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Honors program receives $10 million donation

Emma Driscoll | Tuesday, September 5, 2006

Beginning next fall, the Arts and Letters and Science Honors Program will become the Glynn Family Honors Program – the result of a $10 million donation from 1962 graduate John Glynn and his family.

The donation, announced in July, will help pay for more research opportunities abroad, and students accepted into the program for the Fall 2007 semester will be called Glynn scholars.

“[The endowment] is going to be used primarily to obviously keep the number of students [admitted to the Honors Program each year] at 100 and is also to fund summer research opportunities at places like Oxford, Cambridge, and the Sorbonne,” said Arts and Letters Honors Program Director C.F. Delaney.

The Honors Program is designed “to provide a more intense academic experience for students who are inclined and capable of taking advantage of it,” Delaney said.

When it began in 1983, the program had 40 students and the number has been increasing since then, Delaney said.

“At the moment, it’s 50 Science [students] and 50 Arts and Letters [students], and that is the plan for the indefinite future – we’re sort of maxed out at that number,” Delaney said.

Delaney said students interested in doing advanced work in both the humanities and the sciences are often attracted to the Honors Program, since “Notre Dame is peculiar in that there is no College of Arts and Sciences,” Delaney said.

Students receive invitations to apply for the Honors Program during the admissions process, and there is no formal essay application.

“The admissions office just sends me a folder of the top applicants and I select from those,” Delaney said.

Once invited, students indicate that they are interested and “almost all” students that enter the Honors Program remain in it, he said.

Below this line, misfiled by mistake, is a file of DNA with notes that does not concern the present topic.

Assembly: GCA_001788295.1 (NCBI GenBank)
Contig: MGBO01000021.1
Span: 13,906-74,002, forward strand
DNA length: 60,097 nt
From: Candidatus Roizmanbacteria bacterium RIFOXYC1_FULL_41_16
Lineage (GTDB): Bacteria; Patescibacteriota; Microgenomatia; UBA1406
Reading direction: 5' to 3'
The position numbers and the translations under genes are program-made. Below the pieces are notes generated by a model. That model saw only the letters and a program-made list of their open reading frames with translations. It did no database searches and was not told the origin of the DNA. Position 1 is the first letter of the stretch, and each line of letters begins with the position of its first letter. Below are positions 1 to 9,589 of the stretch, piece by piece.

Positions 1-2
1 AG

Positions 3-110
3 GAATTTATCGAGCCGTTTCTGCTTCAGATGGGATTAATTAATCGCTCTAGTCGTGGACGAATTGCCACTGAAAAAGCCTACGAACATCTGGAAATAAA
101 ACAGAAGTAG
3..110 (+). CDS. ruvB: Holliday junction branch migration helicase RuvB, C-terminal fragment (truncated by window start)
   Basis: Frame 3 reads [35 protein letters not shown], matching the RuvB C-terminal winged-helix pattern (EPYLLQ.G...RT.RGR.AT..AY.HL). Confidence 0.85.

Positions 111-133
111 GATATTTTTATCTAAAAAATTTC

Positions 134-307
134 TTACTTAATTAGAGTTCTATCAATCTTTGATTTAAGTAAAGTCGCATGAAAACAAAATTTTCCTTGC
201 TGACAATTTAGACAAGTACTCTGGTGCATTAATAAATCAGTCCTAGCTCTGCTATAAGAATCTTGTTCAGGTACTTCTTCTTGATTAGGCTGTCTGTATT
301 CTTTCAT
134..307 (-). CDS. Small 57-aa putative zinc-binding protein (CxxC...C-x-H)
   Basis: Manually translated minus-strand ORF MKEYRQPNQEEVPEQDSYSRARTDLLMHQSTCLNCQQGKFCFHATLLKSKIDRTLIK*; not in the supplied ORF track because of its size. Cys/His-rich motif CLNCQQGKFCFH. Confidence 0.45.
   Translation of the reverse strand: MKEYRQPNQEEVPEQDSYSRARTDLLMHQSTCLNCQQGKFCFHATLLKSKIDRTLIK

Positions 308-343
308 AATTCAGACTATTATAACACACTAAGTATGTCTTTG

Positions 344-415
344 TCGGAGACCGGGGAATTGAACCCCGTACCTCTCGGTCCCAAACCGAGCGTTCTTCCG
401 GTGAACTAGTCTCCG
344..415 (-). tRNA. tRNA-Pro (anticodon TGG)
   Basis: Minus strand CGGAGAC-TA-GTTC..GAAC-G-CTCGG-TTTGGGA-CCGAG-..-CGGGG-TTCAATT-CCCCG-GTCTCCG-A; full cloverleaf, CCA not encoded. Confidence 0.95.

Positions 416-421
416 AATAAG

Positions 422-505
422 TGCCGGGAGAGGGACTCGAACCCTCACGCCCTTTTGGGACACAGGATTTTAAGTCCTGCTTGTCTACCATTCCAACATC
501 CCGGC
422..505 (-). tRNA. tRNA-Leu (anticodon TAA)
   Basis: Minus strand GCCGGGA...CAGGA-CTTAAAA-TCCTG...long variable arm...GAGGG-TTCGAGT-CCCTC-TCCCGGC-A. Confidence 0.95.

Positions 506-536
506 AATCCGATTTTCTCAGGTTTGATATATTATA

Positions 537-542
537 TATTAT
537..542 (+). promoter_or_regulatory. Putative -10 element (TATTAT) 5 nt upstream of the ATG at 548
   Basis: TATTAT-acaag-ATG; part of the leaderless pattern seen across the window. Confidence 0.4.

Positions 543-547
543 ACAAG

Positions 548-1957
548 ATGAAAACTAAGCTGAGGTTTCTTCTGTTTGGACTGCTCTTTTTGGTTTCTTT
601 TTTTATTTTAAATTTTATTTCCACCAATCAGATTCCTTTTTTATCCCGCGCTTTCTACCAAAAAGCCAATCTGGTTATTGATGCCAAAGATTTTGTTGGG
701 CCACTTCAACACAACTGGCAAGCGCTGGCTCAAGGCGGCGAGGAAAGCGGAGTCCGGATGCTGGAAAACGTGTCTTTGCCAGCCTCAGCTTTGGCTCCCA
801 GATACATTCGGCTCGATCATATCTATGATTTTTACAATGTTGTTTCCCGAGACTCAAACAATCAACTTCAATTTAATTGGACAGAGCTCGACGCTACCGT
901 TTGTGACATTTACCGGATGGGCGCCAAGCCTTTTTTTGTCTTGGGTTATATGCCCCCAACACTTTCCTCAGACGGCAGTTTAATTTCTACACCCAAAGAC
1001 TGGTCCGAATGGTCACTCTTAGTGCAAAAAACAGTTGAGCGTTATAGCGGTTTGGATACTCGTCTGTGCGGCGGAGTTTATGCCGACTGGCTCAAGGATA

While the classes are no doubt challenging, Delaney is confident that students admitted to the Honors Program will be successful.

“Basically, the students we pick are capable of doing the additional work,” Delaney said.

Many Honors students choose a major in both the College of Science and the College of Arts and Letters, Delaney said.

The Honors Program is unique because the curriculum consists of “small, writing intensive seminars” for all University requirements, Delaney said. Honors students also have the opportunity to take Honors electives, and at the end of their senior year, they must complete a major project. Arts and Letters Honors students complete an Honors Thesis, and Science Honors students must complete an Honors Research project.

Senior Honors math and physics major Tony Bendinelli said students undergoing the Honors Research process choose an advisor and have weekly meetings to track progress. Some students begin their research as early as sophomore year, he said.

The time commitment might be significant, but ultimately it’s up to the student how much time he or she will invest in their classes,

“I don’t feel I would spend any more time doing the work for the Honors Program than for any other course,” Bendinelli said.

The Arts and Letters Honors Program offers trips to Chicago to experience museums, theater, music, and dance, according to the Program’s website.

“The best part is the opportunities,” sophomore Honors student Claire McGathey said. “Very few of my friends had heads of departments that could write them [recommendations] at the end of the first semester of their freshman year.”

The Glynn family has four children, two of which have already graduated from Notre Dame. John Glynn is founder and president of Glynn Capital Management in Menlo Park, Calif. He has served on the Arts and Letters Advisory Council at Notre Dame since 1998.